Prosperity Gospel Treads Fine Line Between Blessing, Materialism, Say Theologians

CAPE TOWN, South Africa – There needs to be a clear distinction between true biblical prosperity and the gospel of materialism, said two African theologians who are experts in the area of prosperity gospel.

The message that God blesses those who give crosses the line from biblical into prosperity gospel when it becomes self-serving and is used to support the preacher's extravagant lifestyle, said Kwabena Asamoah, the academic dean and associate professor of Religion and Pentecostal Theology at Trinity Theological Seminary in Legon, Ghana, at the recent Lausanne III conference.

Asamoah, who also served as senior research fellow at the Center for the Study of World Religion at Harvard Divinity School in Cambridge, Mass., in 2004, defines prosperity gospel as "preaching, interpreting, teaching the word of God and the Gospel of Jesus Christ our Lord in a self-serving manner that places its emphasis on consumerism to suggest that the possession of material things, of those wealth are necessary indicators of general Christianity and God's approval."

"Prosperity is not alien to Scripture," explained Asamoah last Saturday at the multiplex session titled, "Poverty, Prosperity and the Gospel."

"God does promise to bless His people. But prosperity gospel distorts the blessing to mean only material blessing."

The African theologian was joined by Femi Adeleye, associate general secretary for Partnership and Collaboration with the International Fellowship of Evangelical Students. Adeleye's special areas of interests are poverty and wealth, and the prosperity gospel.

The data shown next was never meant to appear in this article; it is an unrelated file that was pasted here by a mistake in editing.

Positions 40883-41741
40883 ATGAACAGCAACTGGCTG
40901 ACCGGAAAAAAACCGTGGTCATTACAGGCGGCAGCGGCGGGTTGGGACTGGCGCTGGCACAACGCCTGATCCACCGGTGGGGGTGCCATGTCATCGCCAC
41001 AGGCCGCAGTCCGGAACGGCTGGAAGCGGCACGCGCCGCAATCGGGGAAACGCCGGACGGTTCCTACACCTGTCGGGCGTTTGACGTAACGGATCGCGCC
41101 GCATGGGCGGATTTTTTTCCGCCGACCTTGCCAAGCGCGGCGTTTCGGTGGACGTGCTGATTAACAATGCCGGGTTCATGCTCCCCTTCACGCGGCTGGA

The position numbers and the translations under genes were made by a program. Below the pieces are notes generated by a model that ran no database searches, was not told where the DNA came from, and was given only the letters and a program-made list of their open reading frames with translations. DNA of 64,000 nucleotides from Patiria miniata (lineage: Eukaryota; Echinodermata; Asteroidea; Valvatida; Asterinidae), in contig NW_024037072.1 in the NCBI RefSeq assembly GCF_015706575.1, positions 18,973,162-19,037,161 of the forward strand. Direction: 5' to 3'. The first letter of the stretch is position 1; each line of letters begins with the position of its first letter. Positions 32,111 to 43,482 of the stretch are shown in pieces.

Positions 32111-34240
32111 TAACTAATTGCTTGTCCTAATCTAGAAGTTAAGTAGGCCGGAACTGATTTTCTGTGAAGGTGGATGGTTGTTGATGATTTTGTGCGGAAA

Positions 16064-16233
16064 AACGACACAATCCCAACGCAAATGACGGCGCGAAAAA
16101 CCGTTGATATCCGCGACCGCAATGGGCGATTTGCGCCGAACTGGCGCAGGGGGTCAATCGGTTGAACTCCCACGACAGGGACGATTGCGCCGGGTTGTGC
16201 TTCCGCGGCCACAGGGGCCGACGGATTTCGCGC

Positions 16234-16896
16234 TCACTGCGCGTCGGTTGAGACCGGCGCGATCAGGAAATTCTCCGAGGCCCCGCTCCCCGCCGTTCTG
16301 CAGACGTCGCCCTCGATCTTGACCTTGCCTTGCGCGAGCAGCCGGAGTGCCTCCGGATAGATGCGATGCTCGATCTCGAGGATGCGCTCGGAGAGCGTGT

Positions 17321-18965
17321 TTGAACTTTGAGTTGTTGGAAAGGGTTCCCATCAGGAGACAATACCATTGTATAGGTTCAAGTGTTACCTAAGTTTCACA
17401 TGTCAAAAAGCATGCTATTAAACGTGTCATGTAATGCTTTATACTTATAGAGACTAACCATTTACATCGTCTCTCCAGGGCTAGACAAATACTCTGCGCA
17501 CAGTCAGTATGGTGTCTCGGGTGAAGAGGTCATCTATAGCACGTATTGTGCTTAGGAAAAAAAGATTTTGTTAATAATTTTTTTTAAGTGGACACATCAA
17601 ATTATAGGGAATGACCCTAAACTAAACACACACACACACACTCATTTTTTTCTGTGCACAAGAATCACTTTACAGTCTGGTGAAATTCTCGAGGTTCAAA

Adeleye pointed to John 10:10, a verse often used to support material prosperity. He emphasized that the Greek word for life used in the Bible is zoe, which means life in the spirit and in the soul. Zoe is different from bios, which refers to physical, material life. Therefore, what Jesus is telling his followers is to have an abundant life in the spirit and not necessarily in material riches.

"So in this discussion about prosperity gospel, it is important to have [an] educated, biblical interpretation," Adeleye emphasized.

The respected African Christian leader shared that he has tried to study the prosperity gospel over the last 20 years and found that it thrives significantly in contexts of extreme poverty where there is little potential wealth and where the minority controls much of the money.

He challenged churches to do more than "dangle the carrot of prosperity before people" and to deliberately look for opportunities to provide vocational training and other ways to lift people out of poverty.

Several participants in the multiplex commented during the Q&A time that the church needs to do a better job teaching the value of work and to be more active in addressing how people can get out of poverty, which the prosperity gospel addresses.

"Giving is part of our worship but prosperity gospel makes giving a transactional activity," commented Asamoah. Believers are taught that when they make an offering to God they can expect a certain return. But God blesses according to His wisdom and it is not necessarily material wealth."

"[We] cannot use offering to buy God's grace [and] that is what prosperity gospel doing," said the Ghanian theologian.

More than 4,000 Christian leaders representing over 190 nations attended Lausanne III last week in Cape Town. The purpose of the Lausanne Congress was to bring the global body of Christ together to discuss how to best evangelize the world. The conference concluded on Sunday.

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